Undeniably, functional medicine and its treatment options, can be costly for the patient; not just in terms of financial outlay but also in terms of personal responsibility. Patients must be active participants in the process - often needing to demonstrate resourcefulness, self-control and resilience, especially when treatments are inconvenient or viewed with suspicion by others. But in return, the rewards can be dramatic…even life-changing.
Typical treatment options and advice from a functional medicine practitioner may include:
Nutritional medicine (non-prescription nutritional/herbal supplementation, tailored dietary strategies)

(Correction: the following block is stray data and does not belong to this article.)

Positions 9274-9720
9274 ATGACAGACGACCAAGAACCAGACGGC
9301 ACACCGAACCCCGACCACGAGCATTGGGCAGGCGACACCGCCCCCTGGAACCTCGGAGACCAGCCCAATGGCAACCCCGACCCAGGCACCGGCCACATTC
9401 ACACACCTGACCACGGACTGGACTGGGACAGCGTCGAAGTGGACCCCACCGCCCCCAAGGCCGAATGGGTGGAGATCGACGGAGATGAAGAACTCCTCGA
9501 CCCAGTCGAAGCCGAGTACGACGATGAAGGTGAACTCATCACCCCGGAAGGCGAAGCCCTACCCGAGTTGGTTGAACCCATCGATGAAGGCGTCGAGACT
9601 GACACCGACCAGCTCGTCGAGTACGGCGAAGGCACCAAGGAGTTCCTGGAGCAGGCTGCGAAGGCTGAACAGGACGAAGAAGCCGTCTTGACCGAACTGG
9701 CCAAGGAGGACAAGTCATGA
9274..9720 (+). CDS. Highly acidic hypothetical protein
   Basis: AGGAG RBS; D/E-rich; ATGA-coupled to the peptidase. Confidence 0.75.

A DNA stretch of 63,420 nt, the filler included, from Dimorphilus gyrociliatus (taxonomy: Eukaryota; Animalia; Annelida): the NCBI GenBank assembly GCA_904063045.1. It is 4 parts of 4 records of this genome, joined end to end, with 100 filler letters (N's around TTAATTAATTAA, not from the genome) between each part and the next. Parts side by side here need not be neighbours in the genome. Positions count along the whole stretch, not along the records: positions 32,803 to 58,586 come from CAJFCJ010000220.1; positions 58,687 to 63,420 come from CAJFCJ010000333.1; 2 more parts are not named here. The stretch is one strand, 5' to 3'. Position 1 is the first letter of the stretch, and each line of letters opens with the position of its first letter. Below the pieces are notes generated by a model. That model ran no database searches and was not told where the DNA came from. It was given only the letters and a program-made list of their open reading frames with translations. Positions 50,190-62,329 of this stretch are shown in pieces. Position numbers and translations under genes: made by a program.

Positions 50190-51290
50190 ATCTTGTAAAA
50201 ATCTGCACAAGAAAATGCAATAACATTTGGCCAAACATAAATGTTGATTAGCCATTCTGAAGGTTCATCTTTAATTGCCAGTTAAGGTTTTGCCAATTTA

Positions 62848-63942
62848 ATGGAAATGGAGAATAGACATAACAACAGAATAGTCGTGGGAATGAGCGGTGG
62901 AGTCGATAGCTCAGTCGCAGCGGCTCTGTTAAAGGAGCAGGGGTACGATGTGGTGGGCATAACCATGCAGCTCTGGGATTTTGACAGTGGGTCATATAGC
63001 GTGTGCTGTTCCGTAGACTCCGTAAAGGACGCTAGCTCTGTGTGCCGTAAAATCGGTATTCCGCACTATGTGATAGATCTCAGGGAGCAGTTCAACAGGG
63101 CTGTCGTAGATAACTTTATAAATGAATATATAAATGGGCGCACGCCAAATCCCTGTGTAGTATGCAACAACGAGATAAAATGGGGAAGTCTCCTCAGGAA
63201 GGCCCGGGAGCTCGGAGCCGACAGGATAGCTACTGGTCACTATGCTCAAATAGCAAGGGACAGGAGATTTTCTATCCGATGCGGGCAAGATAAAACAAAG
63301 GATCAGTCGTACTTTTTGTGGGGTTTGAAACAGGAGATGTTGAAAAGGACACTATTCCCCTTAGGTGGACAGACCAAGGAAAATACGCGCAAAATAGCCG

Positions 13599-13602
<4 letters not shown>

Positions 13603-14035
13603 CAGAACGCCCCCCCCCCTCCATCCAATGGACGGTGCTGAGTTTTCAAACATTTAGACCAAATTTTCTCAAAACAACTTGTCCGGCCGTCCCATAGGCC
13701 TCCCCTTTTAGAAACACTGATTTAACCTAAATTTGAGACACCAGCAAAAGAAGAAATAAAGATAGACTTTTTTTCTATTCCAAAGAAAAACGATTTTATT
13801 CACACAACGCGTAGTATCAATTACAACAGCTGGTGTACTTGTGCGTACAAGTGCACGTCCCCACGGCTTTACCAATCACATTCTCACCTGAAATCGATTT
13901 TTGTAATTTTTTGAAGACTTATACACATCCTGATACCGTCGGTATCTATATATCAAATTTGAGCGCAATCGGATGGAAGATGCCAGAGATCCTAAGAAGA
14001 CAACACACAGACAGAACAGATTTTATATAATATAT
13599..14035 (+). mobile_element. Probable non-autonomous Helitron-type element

Pharmaceutical agents (a functional medicine doctor is likely to use a combination of conventional drug treatments used within mainstream medicine, as well as natural treatments/approaches depending on patient need). It is worth noting here that a functional medicine doctor may advise that a patient takes a drug that has been produced by compounding pharmacies either to produce a tailored dose that would typically not be available in mainstream medicine.
Measures to improve lifestyle factors (such as stress management, improving sleep, exercise, etc).
Measures to improve environmental factors (such as reducing the toxic/allergenic load within the home, improving home air quality, etc).
Functional Medicine for ME/CFS and the like…
All too often those with ME/CFS, or the like, are moved from specialist to specialist before a diagnosis is made. Once diagnosed, the person can then be shuffled through another rigmarole of experimental treatments.